Like many of you, I listened to and read the news of the recent bombing in New York and related incidents in New Jersey and realized that this is hitting too close to home.
In these crazy times, we know these kinds of scenarios are possible anywhere. As you may have read in “Community beefs up security after bombings” (Sept. 22), individual organizations are taking measures to make themselves and their constituents safer.
For the last few years, we’ve done a good job of protecting the Jewish Federation of Greater MetroWest NJ’s physical space, and we’ve offered some levels of security consultation to formal institutions in the community — synagogues and agencies, for the most part — who turn to us and ask us for help.
But in this current security climate, we need to do much more to ensure that all members of our Jewish community are well protected, safe, secure, and connected. No one is better positioned to focus on the collective security of our Jewish community — to connect all the dots — than federation. And we’re not just talking about synagogues and agencies. We’re talking about any site that is obviously Jewish, including kosher butchers, Judaica stores, delis, and the like.
We can create — and have created — detailed and thoughtful lists of priorities, procedures, ideas, and proposals as to how to address this need. But all of these documents are just well-intentioned plans on paper without the financial resources to implement them. That said, I am proud to let you know that, in an overwhelming vote at last week’s federation board of trustees meeting, we decided to extract funds from our emergency reserve to invest in enhanced communal security. These funds will pay for a chief security officer, enhanced training and awareness programs, community-wide alert systems, and more. The funds are not fungible (i.e., they did not come from our regular budget, and had to be specifically approved from an emergency allocation), and I believe that this will be a major boost to protecting and securing the community.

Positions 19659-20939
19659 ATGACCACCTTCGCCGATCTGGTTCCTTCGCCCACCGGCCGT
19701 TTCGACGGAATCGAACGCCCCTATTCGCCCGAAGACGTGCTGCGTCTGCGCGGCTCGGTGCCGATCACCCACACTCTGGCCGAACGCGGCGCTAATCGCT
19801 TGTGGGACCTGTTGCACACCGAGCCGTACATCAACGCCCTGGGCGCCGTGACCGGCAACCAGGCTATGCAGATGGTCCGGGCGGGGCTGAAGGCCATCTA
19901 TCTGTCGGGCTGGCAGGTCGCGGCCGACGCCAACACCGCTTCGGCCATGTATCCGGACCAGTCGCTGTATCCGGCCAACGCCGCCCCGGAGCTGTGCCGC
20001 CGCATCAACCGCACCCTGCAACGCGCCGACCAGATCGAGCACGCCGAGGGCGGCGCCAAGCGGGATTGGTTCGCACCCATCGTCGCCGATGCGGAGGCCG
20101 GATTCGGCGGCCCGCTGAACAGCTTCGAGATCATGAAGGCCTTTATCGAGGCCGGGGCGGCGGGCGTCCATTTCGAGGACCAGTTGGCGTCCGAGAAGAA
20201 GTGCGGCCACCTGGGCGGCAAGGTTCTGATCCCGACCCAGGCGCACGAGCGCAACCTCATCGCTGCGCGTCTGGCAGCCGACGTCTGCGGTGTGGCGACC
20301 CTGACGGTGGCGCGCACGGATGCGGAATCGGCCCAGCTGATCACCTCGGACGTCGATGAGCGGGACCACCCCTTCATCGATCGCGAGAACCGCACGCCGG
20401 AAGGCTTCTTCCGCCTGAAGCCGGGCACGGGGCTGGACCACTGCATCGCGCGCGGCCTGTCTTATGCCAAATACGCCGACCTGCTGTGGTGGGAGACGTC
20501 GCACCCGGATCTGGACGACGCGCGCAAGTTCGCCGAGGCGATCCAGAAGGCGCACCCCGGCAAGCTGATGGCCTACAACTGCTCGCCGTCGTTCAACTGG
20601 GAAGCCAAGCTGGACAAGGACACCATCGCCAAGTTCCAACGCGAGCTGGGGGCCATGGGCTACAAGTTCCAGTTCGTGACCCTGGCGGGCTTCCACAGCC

It’s a different kind of emergency from one in which bombs are falling on our beloved Israel, or a war is breaking out. But the end result would be just the same: How would we look at ourselves in the mirror the day after an incident in our community, knowing that we could have taken steps to prevent it and did not make it happen?
Jewish Federation of Greater MetroWest NJ